By Laura Carr


When I think of ways to market Denison, I almost always jump to the word “community.” This isn’t because I actually think there is a tangible sense of community, but because that is one of the words that is most frequently used in admissions paraphernalia.

In light of the passing of Wendell Jackson ‘17, I’ve been thinking a lot about the Denison community. We come together in times of great tragedy, but once those feelings of grief subside, we don’t necessarily remain as a united front.

Last Tuesday, I attended an orientation for leaders of campus organizations where the topic of synergy was discussed at length. We weren’t talking about synergy across campus; we were talking about synergy within our own organizations.

I left the meeting wondering about The Denisonian’s values and how the editorial board, as a group of students, could achieve better synergy. One such idea involved The Bullsheet, an organization that The Denisonian staff was once at odds with.

As a group of seven students, the positive relationship that their staff has with each other is evident. It is not uncommon to find Bullsheet’ers lounging inside their office on their comfy couch, blasting music through their new speakers and watching YouTube videos. I think their relationship is what the admissions pamphlets are trying to capture.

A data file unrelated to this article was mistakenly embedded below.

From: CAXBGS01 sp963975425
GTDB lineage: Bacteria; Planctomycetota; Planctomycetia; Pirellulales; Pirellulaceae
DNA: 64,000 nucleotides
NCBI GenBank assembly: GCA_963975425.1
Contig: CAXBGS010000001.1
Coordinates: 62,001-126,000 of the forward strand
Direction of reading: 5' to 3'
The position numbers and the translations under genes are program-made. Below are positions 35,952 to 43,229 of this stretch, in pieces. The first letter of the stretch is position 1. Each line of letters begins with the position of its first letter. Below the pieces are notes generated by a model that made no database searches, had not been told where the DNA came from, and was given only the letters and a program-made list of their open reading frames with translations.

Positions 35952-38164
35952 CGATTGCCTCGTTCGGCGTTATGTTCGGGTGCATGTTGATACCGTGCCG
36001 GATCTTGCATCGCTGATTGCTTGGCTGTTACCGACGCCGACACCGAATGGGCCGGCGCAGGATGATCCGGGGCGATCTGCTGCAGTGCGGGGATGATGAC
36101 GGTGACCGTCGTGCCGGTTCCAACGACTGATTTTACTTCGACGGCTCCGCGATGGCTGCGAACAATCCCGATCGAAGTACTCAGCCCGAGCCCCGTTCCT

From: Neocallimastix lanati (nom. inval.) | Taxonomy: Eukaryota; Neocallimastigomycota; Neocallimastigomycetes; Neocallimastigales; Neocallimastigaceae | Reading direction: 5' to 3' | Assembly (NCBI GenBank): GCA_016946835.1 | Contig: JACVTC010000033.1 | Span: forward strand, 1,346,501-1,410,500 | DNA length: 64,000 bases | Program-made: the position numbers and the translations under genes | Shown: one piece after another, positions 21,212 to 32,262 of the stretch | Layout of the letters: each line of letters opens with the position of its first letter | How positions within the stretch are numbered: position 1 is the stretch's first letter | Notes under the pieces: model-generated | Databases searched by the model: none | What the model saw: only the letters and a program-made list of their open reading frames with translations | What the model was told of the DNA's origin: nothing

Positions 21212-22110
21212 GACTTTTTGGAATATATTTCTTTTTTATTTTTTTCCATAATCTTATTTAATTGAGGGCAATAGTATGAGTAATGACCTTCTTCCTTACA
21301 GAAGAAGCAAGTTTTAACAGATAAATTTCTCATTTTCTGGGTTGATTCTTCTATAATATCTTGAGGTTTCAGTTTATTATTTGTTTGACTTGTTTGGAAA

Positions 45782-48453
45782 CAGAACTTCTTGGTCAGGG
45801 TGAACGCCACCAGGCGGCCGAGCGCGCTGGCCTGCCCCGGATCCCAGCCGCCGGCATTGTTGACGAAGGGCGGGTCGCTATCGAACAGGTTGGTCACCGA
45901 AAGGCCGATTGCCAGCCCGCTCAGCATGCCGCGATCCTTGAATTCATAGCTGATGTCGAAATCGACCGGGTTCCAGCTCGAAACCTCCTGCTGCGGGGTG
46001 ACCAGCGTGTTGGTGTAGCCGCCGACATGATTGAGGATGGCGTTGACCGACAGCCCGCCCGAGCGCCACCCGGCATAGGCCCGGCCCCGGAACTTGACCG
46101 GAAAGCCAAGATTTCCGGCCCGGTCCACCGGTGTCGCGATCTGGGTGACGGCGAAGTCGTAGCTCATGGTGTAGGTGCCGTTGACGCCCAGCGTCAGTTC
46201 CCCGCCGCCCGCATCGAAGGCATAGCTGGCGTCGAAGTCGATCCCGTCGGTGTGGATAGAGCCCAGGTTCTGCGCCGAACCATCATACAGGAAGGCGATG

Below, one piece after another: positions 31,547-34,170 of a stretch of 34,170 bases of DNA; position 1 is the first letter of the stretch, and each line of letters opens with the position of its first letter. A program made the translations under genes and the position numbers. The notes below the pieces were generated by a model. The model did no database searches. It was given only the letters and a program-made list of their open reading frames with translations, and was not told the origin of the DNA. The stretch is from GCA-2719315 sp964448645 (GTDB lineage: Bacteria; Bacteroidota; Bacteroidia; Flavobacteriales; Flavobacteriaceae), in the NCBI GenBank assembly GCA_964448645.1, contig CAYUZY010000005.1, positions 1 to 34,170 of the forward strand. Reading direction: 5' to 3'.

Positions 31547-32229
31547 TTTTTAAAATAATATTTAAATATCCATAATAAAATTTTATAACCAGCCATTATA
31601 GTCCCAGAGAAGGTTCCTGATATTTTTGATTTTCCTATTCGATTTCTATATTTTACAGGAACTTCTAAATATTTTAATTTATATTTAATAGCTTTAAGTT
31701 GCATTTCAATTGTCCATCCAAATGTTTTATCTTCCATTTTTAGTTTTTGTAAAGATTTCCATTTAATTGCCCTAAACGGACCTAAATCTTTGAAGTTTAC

Over the last two years, our relationship with The Bullsheet has gone from openly hostile to a friendly rivalry. One could even go so far as to say that we’ve built a familial bond with their staff. I have had some of my most stimulating conversations within their small office space in Knapp 108. This is the kind of growth I would like to see on campus –– where two groups can not only coexist, but can flourish at the same time with help from one another.

If we can’t get along within our own, small organizations, how are we supposed to create a welcoming campus environment? The first step is to recognize that there is an issue. Denison is a small school, and a lot of high school-like cliques tend to form. We need to break this mold and find common ground–positive common ground. In Knapp 108, where both of our offices are located, we have found common ground because we are both part of the free press, but in different ways. The Bullsheet is satirical, and The Denisonian is more traditional.

We should break out of our comfort zones; this could be something as small as taking a nap in The Bullsheet office rather than on The Denisonian’s couch (please ask first, though).

Like any change, this will take time. In order to change the attitude of a community, you need to start with the youngest members of that community. We need to impress upon them that they will not find the Denison that they wanted to go to unless they contribute to that vision. Above all, everyone here needs to want change.